When thinking and inquiring about the nature of consciousness, we stumble upon different contrasting answers that depend on each particular posture: it is either outside our physical system, but somehow playing a role in physics (dualism); or it is a byproduct of brain activity (epiphenomenalism); or it is built in at the very basic level of physics (panpsychism). This last one implies that there is consciousness in all physical systems. It is a radical view, but it does explain consciousness as a part of the physical network, as opposed to something that interferes with it.
According to philosopher David Chalmers, in order to really understand consciousness, we need to add something else to the realm of physics. So if it’s not dualism nor epiphenomenalism, we need to enrich physics. The first one, as we know, proposes the existence of a soul, whereas the problem with epiphenomenalism is that it reduces consciousness to a mere byproduct.
Chalmers, then, postulates consciousness as either fundamental or universal. Fundamental, meaning that, as space, time and mass, it can’t be explained in terms of something else. Universal, meaning that all systems have it to at least some extent (panpsychism). Related to the latter, we have the Integrated Information Theory, developed by neuroscientist Giulio Tononi, proposing a measuring unit called “phi” which is directly proportional to the level of consciousness present in every system.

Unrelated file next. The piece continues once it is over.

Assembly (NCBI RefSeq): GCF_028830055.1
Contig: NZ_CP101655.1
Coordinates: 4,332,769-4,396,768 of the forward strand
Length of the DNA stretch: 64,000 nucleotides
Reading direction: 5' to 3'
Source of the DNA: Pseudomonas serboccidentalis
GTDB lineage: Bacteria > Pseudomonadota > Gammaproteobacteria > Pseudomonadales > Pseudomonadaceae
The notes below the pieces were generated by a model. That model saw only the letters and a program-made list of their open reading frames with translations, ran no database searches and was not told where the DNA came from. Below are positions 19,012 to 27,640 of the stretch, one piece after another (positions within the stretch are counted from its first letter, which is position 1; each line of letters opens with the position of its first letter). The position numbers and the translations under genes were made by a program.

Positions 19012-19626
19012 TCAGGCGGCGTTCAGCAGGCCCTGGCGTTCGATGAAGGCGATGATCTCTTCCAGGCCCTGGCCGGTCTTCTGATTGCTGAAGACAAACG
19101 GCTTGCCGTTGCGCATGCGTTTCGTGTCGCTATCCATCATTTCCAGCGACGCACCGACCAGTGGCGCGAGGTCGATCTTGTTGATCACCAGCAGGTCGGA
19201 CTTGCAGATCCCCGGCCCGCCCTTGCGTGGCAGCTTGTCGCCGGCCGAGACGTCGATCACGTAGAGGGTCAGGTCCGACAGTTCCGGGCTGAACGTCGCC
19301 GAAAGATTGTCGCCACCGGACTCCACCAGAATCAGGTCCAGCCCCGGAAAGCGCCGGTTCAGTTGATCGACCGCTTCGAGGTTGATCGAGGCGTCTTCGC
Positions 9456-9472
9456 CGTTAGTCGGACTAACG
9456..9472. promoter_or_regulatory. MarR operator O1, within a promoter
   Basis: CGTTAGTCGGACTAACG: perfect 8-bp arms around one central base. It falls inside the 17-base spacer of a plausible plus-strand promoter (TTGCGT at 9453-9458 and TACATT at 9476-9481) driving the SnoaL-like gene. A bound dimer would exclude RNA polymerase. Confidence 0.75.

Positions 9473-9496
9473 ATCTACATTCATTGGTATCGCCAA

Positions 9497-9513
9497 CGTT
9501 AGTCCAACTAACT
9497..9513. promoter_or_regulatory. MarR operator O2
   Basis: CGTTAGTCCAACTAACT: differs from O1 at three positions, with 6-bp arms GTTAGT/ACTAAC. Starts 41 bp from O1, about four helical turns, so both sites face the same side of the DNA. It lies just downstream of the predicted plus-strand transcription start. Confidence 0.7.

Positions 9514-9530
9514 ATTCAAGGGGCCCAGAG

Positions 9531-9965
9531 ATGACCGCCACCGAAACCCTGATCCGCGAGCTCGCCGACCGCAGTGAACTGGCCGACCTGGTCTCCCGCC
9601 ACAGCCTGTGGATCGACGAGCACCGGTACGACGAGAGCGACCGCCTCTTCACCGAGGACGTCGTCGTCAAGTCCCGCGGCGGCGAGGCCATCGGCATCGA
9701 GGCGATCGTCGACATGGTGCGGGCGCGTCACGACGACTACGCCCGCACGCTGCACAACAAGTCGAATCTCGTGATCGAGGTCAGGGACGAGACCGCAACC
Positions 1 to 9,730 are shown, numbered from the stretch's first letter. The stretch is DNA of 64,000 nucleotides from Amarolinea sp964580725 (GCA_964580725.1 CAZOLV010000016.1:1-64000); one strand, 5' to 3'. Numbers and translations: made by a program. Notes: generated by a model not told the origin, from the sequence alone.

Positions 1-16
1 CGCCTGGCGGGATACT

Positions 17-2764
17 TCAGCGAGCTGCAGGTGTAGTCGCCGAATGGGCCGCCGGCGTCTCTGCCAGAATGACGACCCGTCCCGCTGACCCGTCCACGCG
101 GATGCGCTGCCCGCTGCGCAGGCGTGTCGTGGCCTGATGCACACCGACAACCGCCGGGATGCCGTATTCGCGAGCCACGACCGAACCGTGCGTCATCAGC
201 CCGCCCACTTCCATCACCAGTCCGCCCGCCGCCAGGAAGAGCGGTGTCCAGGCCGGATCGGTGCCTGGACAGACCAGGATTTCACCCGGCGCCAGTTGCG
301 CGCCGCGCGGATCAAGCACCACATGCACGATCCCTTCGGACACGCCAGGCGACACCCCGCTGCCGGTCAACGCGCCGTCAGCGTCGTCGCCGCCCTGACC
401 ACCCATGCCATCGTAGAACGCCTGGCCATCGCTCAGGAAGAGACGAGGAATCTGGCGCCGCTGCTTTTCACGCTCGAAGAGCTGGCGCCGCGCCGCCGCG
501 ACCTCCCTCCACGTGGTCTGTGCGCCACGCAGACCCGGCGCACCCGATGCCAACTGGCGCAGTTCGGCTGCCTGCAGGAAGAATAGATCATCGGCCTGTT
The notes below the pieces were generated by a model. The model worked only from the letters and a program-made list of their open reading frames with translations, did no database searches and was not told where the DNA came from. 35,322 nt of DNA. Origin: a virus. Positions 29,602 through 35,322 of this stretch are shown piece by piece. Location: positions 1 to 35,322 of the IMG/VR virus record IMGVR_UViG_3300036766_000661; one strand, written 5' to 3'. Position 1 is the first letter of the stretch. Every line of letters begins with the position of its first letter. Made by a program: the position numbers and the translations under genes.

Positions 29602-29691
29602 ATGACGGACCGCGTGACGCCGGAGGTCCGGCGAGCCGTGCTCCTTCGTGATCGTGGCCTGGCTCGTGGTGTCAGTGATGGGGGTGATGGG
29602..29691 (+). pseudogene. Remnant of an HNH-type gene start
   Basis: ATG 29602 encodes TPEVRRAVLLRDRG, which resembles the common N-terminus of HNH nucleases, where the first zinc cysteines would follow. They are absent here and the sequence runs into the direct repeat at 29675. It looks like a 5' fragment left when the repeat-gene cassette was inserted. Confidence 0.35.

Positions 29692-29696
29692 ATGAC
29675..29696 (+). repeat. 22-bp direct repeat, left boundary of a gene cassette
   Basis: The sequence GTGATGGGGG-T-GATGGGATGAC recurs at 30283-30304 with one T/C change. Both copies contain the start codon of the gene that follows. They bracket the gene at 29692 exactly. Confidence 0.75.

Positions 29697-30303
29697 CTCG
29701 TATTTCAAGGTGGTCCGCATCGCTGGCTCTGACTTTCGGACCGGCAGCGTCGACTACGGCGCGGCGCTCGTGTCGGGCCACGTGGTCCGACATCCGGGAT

Tononi explains that consciousness is nothing more than integrated information. When a network is composed of really intricate parts, which upon separation would no longer work in the same way, you can say that it has a high amount of phi. “What you need are specialists who talk to each other, so they can behave as a whole”, Tononi says. And even though this theory cannot be tested yet on the human brain (because of the organ’s complexity), it has been tried out in simpler systems, and there seems to be a connection here with how our brains are organized.
The movie Inside Out (2015) is an amazingly clever example of this, depicted in a truly elementary fashion: it’s about a young girl, called Riley, whose mind is governed by all of these characters who represent her different emotions, and who direct different aspects of her life. Moreover, her memories are essential in the shaping of her identity, and there’s also the concept of “personality islands”, which are composed of key moments from Riley’s upbringing, and are the pillars of who she is as a person.
This film illustrates in a nutshell how free will can be a mere illusion. Sam Harris, philosopher and author of Free Will, explains it plainly: “You are not in control of your mind because you, as a conscious agent, are only part of your mind, living at the mercy of other parts”.